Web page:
ReDim arrResults(1 To .SelectedItems.Count) As Variant
                ' return multiple file paths
                If blArray Then
                    For Each varItem In .SelectedItems
                        i = i + 1
                        arrResults(i) = varItem
                    Next varItem
                ' return single file path
                    arrResults(1) = .SelectedItems(1)
                End If
                ' return results
                GetFilePath = arrResults
            End If
        End With
    ' error message
        MsgBox strErrMsg, vbCritical, "Error!"
    End If
End Function

The GetFilePathArray Function

We’ve rewritten the GetFilePathBasic() procedure to the GetFilePath function. This function takes three optional parameters and returns the path of one or more selected files in an array. We demonstrated how to invoke the function using our GetFilePathArray() procedure. Let’s explain this procedure before we explain the GetFilePath function itself.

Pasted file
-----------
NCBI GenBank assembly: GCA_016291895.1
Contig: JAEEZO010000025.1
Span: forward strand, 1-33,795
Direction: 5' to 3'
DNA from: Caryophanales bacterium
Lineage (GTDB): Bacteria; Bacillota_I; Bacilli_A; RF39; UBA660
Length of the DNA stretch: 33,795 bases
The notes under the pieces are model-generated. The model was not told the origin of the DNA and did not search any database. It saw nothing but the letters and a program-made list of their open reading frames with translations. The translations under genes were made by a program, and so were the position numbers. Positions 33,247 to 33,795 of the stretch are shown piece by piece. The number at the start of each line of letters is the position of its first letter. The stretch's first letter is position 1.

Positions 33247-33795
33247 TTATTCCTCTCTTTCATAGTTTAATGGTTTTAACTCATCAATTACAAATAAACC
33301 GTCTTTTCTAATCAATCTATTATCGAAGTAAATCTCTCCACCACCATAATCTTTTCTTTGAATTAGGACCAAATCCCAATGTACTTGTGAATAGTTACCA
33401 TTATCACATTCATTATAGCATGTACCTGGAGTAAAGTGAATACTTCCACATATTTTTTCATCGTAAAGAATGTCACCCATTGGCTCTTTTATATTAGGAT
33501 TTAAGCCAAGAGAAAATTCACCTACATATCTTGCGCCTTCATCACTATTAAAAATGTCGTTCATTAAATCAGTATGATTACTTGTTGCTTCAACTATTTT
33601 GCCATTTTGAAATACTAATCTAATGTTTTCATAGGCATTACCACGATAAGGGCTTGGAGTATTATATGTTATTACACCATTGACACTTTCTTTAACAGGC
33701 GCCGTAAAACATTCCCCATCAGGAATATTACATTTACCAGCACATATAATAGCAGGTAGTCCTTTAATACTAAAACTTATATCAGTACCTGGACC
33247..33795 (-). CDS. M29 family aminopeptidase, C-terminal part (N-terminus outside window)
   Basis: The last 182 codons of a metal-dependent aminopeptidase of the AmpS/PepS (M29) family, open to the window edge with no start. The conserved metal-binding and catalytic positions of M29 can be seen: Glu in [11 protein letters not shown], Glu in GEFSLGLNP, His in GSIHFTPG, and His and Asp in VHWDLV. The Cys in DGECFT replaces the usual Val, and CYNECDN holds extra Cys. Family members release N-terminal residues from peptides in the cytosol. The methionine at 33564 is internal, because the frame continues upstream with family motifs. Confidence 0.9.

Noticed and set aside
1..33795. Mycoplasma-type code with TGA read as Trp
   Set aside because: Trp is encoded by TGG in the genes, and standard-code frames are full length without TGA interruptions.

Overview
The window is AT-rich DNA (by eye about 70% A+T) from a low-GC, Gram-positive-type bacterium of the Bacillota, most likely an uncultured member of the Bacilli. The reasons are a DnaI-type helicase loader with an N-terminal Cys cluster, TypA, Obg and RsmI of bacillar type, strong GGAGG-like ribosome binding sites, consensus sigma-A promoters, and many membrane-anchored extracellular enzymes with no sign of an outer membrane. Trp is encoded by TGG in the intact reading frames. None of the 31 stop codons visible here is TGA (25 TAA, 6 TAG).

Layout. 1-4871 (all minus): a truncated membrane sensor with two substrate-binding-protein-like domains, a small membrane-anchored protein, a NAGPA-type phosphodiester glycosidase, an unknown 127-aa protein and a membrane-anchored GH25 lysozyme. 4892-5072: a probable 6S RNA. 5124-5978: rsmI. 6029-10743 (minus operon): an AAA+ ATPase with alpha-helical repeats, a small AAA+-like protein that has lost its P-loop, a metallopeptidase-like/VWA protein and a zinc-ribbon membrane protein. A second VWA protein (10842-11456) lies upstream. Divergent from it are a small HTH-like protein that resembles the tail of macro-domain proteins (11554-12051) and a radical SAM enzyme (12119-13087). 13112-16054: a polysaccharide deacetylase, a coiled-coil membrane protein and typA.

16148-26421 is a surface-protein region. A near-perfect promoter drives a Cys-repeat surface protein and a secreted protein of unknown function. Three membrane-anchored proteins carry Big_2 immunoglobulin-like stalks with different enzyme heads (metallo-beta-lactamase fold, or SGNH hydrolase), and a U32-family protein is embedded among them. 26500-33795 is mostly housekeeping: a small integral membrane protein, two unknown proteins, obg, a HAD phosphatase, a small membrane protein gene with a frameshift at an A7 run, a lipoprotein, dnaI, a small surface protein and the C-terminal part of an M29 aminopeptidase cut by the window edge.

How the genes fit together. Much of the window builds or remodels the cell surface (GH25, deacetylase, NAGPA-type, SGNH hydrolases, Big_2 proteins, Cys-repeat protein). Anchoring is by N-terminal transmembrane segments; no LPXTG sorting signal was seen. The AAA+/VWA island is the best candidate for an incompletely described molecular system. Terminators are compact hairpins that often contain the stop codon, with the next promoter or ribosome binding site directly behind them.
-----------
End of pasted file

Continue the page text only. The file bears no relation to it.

You’ll notice the following line of code in the GetFilePathArray() procedure:

varItem = GetFilePath(Array("xlsm", "xlsx", "xls"), True)

This line of code tells Excel to return the results from the GetFilePath function in the Variant type variable, varItem. In case the user cancelled, the varItem variable will be empty, but if the user selected at least one file and clicked OK, the returned results from the GetFilePath function will be stored in an array. The For-Next loop at the end of the GetFilePathArray procedure just prints the contents of this array to the immediate window (the debugger window).

When you execute the GetFilePathArray procedure above, you’ll get a file picker dialog box, like this:

VBA msoFileDialogFilePicker FileDialog with customizations
VBA msoFileDialogFilePicker Customized Prompt

We’ve put in red frames where this dialog box differs from the basic file picker dialog box and we’ll explain how these changes were implemented in the next section!

The GetFilePath function